Natuurpunt is the lead partner of Care-Peat. Natuurpunt is responsible for the project management, general communication, and the development and demonstration of new methods of restoration of carbon sequestration capacity in a lowland peatland with adaptive management techniques for habitat conservation.
Scientific Research National Centre (CNRS)
CNRS is one of the most important research institutes in the world. Its scientists explore the biosphere, the matter, the universe and functioning of human societies to raise current stakes. Its scientific objectives are focused on developing the knowledge based on fundamental works, which are coordinated by different institutes. CNRS is coordinating the French Peatland Observatory composed of 4 sites, including La Guette, equipped for monitoring meteorology, GHG emissions, hydrology and vegetation.
Its main roles in Care-Peat are: 1) coordination of GHG fluxes in different sites, writing transferable and replicable protocol; 2) validation of protocol: study of La Guette peatland functioning; inter-partner discussion on strategies and to implement works; 3) implement transferable tools and interoperable information system to evaluate strategies.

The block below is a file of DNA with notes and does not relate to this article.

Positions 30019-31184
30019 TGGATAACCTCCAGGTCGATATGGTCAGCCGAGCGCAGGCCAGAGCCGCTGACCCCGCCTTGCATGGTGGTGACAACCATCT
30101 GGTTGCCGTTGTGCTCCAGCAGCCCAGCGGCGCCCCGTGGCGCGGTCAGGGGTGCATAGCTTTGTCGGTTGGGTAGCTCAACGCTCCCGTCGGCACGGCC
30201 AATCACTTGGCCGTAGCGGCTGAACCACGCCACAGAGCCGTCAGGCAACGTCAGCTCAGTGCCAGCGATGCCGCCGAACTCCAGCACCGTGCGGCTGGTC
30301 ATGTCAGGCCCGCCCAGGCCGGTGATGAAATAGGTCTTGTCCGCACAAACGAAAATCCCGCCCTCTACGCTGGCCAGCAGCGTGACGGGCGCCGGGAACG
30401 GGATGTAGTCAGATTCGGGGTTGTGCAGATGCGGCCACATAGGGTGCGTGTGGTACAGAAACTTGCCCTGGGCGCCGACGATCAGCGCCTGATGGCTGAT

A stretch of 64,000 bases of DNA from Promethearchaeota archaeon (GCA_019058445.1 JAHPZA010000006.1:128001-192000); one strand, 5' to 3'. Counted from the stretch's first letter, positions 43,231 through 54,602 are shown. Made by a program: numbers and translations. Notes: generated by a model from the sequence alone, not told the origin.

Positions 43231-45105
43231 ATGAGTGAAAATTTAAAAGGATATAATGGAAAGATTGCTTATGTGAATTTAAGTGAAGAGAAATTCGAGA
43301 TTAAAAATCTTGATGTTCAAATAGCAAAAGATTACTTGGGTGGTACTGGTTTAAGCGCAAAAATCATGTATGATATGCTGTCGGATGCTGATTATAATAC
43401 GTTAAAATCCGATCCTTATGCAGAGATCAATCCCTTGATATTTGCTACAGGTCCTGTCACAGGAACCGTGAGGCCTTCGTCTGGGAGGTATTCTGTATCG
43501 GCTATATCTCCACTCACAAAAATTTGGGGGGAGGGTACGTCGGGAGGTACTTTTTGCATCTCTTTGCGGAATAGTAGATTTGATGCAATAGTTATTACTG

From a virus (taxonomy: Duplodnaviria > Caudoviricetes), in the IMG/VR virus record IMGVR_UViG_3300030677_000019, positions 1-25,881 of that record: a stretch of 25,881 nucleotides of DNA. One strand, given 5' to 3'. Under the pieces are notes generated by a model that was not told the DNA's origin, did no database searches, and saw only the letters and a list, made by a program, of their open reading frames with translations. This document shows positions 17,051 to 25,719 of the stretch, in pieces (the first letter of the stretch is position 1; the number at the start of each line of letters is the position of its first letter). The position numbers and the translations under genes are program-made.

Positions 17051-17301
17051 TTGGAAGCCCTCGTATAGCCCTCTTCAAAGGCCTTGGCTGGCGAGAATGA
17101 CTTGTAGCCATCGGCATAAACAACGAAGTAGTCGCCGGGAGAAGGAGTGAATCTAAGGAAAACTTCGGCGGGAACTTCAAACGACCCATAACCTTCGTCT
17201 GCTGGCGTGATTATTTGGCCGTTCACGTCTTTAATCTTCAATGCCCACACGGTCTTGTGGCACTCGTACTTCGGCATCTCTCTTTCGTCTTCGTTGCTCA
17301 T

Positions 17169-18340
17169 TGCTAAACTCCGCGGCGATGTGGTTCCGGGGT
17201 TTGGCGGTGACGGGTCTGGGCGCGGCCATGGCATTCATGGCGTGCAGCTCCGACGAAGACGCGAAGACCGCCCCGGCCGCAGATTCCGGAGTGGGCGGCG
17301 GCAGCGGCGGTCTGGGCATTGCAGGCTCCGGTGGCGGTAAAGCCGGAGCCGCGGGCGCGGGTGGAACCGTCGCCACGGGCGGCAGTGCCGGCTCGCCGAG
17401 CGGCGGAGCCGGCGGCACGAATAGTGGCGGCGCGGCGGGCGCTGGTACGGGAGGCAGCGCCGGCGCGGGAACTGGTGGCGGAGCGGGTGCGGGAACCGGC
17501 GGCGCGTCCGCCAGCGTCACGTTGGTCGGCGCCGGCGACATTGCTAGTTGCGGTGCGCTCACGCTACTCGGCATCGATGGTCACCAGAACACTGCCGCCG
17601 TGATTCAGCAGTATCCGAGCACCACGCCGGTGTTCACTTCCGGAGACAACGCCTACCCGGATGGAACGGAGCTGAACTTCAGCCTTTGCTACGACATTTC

French Geological Survey Office (BRGM)
BRGM is France’s reference public institution for Earth Science applications in the management of surface and subsurface resources and risks. The key objectives are the understanding of geological processes and associated risks, the development of new methodologies and techniques, the production and dissemination of data to support the management of soils, subsoils and resources, the delivery of the necessary tools for the management of soils, subsoils and their resources, risk prevention and policy responses to climate change.
Within Care-Peat, BRGM will have a transverse role since it will provide a technical support to each pilot site. BRGM will contribute to environmental modelling by studying the gas transfers from peatlands. Both transfer model and GIS support tool will be developed to simulate and to predict the role of restoration actions on the gas transfers on the mid and long-term.
Lancashire Wildlife Trust (LWT)